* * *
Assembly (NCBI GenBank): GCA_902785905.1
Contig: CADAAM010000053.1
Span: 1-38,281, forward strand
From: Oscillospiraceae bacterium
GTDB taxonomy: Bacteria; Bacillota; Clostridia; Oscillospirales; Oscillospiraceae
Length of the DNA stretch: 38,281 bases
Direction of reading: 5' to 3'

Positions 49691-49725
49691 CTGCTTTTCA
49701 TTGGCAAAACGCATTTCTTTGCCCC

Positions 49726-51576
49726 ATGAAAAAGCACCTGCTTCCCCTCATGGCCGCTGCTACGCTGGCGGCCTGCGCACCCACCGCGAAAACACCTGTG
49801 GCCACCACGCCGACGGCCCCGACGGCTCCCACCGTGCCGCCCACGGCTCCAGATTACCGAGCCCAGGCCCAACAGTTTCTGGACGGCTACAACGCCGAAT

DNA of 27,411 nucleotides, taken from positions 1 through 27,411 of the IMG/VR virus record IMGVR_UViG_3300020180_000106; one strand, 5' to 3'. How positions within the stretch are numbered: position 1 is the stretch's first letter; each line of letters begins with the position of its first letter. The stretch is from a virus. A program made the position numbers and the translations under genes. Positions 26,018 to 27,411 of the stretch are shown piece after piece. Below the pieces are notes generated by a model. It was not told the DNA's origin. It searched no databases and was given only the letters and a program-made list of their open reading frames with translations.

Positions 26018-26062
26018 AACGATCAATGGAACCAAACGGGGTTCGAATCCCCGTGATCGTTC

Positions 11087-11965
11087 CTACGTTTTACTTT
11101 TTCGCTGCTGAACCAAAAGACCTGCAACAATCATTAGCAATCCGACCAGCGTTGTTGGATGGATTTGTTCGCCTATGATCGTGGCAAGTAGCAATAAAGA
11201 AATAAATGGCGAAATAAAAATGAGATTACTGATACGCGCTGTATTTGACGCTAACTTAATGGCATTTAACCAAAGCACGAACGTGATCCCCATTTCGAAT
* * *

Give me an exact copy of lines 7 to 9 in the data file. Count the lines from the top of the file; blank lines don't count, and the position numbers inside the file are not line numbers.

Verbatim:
Direction of reading: 5' to 3'

Positions 49691-49725
49691 CTGCTTTTCA